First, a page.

Every few months, the topic of skin bleaching comes up on Nigerian Twitter. At this point, everyone and their grandmothers should know it has health risks. Yet, it’s still very popular, and while I’d normally chalk it up to people having coconut heads, I came across this tweet.
This may be a sarcastic response, but it points out a desire many have — the desire to glow, to have sunkissed skin, which many attribute to light skin (and may likely also be a reason for the bleaching problem). Is this what good skin means to Nigerians? What do different individuals classify as good skin? I asked seven people, and here’s what they had to say.
“My skin has to give ‘I woke up like this’.”
— Tola, 29
I’m dark-skinned, so I’ll say right away that good skin isn’t determined by the amount of melanin in your body. Good skin, to me, is smooth and looks good without needing make-up or filters.
Good skin means everything to me. I prioritise taking good care of my skin, even over food. I’d rather starve than not have my skincare products. All that matters to me is that my skin colour is perfectly maintained.
“Good skin is high maintenance”
— Oly, 22
I believe good skin should be healthy and without blemishes. I’m prone to dark spots on my face, so I always focus on maintaining an even complexion.
Some may say I’m deliberately using lightening products, but I’m naturally fair, and these products help me stay that way. It’s not cheap, but I guess that’s the price for great skin.
“Good skin is stress-free”
— Ana, 25
I’ve struggled with my skin since secondary school. I tried everything, even inadvertently lightening my skin, to get rid of acne marks and have an even complexion, but I’m still struggling at best.
I just want to be able to sleep without applying a 10-step skincare regime for the rest of my life just so I don’t have blotchy skin. I just want to be free.
“My skin looks best when there’s this natural glow to it”
— Dany, 23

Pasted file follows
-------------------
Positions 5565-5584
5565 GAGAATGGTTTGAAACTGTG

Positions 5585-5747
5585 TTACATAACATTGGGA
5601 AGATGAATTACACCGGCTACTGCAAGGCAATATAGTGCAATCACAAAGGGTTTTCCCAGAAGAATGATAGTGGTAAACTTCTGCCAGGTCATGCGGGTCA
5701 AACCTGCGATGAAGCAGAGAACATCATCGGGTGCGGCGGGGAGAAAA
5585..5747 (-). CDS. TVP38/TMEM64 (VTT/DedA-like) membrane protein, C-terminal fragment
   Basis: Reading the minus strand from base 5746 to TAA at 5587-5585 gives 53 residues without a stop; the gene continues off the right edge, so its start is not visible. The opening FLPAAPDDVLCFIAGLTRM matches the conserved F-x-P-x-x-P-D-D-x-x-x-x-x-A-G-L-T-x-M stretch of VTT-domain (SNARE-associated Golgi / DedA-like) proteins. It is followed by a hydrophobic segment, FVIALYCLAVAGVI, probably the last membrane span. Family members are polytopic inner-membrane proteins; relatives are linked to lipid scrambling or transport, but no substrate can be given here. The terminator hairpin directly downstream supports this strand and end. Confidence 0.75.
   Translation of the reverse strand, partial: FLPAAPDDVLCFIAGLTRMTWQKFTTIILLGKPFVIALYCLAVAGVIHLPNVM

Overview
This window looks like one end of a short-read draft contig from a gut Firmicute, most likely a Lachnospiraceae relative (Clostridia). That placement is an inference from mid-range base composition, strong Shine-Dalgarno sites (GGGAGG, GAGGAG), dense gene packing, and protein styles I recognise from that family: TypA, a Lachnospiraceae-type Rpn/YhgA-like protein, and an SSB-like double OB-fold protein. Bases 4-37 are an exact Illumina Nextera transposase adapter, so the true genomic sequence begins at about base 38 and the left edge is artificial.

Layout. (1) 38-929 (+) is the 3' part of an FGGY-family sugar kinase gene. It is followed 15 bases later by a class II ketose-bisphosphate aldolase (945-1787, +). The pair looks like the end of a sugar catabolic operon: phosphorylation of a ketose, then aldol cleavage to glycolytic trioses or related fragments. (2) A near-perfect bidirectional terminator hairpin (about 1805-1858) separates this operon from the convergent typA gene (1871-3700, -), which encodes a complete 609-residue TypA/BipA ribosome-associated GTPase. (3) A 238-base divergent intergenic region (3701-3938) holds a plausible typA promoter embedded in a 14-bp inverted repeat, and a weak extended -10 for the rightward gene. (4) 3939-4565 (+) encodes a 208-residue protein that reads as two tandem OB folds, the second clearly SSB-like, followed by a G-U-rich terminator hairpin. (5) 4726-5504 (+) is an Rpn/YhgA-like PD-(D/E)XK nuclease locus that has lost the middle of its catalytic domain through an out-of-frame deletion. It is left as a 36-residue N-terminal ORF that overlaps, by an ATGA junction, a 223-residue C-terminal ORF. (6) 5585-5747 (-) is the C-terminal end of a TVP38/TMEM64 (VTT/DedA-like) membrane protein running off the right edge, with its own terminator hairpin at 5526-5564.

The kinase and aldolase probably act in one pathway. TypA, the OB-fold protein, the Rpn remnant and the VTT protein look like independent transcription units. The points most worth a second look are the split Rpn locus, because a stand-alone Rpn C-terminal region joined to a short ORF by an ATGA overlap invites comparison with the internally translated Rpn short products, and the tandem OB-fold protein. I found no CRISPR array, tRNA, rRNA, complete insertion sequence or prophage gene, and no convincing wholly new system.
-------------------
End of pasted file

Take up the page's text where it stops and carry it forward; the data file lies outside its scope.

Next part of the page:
I’m not a regular make-up person, which means I’m bare-faced most of the time. I’m also light-skinned, and I feel my skin looks best when there’s this natural glow to it.
Of course, the colour of my skin also means I must regularly maintain and protect it from Naija’s sun so I don’t get tanned.
“I feel more confident when my skin is at its clearest”
— Ore, 20
Looking good is good business. I’m not sure how good you’d look with bad skin. I feel more confident when my skin is at its clearest and when I don’t have to rely on Instagram filters when I don’t use make-up.
“Good skin is one colour”
— Favy, 19
Good skin, to me, is simply when you have an even complexion. Not that your face is whiter than a Caucasian’s, and your hand is the colour of Lipton tea. If you’re fair, be fair all over. If you’re dark, be dark all over. That’s all.
Since I discovered skincare, I’ve made sure to totally avoid anything that’ll change the colour of my skin because I figure it can only go downhill from there. I just keep my skin clean and moisturised.
“Good skin is healthy skin”
— Manny, 24
Healthy skin will always look good to me. And that means skin that’s not dry, cracked or peeling.
My skin used to be unhealthy because, as a guy, I didn’t think I had any business with skincare. Let’s just say my skin taught me a lesson. Now, I make sure to stay hydrated and always use sunscreen.